site's record in the right answers to our Mini-Contests. We thank you for this,
and look forward to the next Mini-Contests. Happy Puzzling!
The winners are:
1. Horst Karaschewski.
2. Jon Black.
3. Alison Thompson.
4. Joey Hwang.
5. Jensen Lai.
6. Michele Ely.
7. Meltom F. Gonzales.
8. Mark Sunter-storey.
9. Amit Chawla.
10. Wisline Legros.
11. Josh Anderson.
12. Wade Kaple.
14. Buddy Dorman.
15. Barbara Algarin.
16. Mohamed Sabry.
18. Jugvinder Singh.
19. John Birch.
20. Kiruthika K.
21. Bruce A. Hedge.
22. Robyn McCabe.
24. Rajesh Kumar Sinha.
25. Chris Baynton.
26. Ed Peacock.
27. Jana Pomeroy.
28. Anna Zachariasson.
29. Jon Dyer.
32. Veron Cheung.
33. Tony R. Buonopane.
34. Elizabeth Johnston.
35. Dan Blobaum.
36. Jeff Rogers.
37. lucas land.
38. Steve Gomes.
39. Dan Cheek.
42. Summy S.
44. Anup Aravind.
45. Sandip Agarwal.
46. Girish Nehate.
47. Benjamin Osuna.
48. Amiee Marcel.
49. Bogdan Knezevic.
50. Adam Davies.
51. Jamie Sanderson.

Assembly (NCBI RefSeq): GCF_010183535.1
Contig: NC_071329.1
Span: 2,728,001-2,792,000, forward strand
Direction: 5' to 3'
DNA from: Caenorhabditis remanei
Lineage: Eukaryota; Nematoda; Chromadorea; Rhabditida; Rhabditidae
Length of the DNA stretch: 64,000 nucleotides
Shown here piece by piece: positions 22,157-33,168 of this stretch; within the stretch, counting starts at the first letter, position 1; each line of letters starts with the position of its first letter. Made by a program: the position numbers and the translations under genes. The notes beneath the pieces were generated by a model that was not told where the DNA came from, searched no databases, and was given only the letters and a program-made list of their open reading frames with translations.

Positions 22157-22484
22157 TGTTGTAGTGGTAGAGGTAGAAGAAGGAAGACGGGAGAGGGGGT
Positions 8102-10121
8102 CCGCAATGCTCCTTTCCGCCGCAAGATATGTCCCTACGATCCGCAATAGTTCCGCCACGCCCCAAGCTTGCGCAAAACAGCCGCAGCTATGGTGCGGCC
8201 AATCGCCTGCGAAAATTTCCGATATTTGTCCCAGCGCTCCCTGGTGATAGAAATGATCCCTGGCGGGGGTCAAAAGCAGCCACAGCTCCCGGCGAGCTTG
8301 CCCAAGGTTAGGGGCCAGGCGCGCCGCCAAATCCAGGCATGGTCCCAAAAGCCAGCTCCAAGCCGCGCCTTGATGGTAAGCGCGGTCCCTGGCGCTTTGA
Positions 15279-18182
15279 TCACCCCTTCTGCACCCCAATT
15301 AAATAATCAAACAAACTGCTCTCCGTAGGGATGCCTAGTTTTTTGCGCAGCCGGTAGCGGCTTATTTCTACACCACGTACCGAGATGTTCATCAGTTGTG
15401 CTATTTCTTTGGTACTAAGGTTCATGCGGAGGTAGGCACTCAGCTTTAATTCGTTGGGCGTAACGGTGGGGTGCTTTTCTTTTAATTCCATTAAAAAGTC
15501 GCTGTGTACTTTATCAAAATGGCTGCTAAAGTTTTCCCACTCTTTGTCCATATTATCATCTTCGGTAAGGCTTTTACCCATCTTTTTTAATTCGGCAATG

53. Jeff LaGrone.
54. Ian Pedder.
55. Emrah Baskaya.
56. Brian M. Dailey.
57. Naiem A. S.
58. Nigel Wilson.
60. Marcus Dunstan.
61. Sue Hinman.
63. Russell Baum.
64. Eric Lafontaine.
66. Alan Lemm.
67. Michael Lever.
68. Jim Tarsi.
69. David Atkinson.
71. Shlomo Baime.
72. William Hill.
73. Matt Benton.
74. Dave Schnizlein.
75. Trevor Graham.
76. Sweta Singh.
77. Jennifer Cheong.
78. Suhas Subramanya.
Question: I found this triangle problem on the internet
today. I have been looking at it for a while and I am baffled. I feel
silly not being able to figure it out, but nevertheless I am stuck.
Unfortunately the web site I pulled it from did not have solutions to any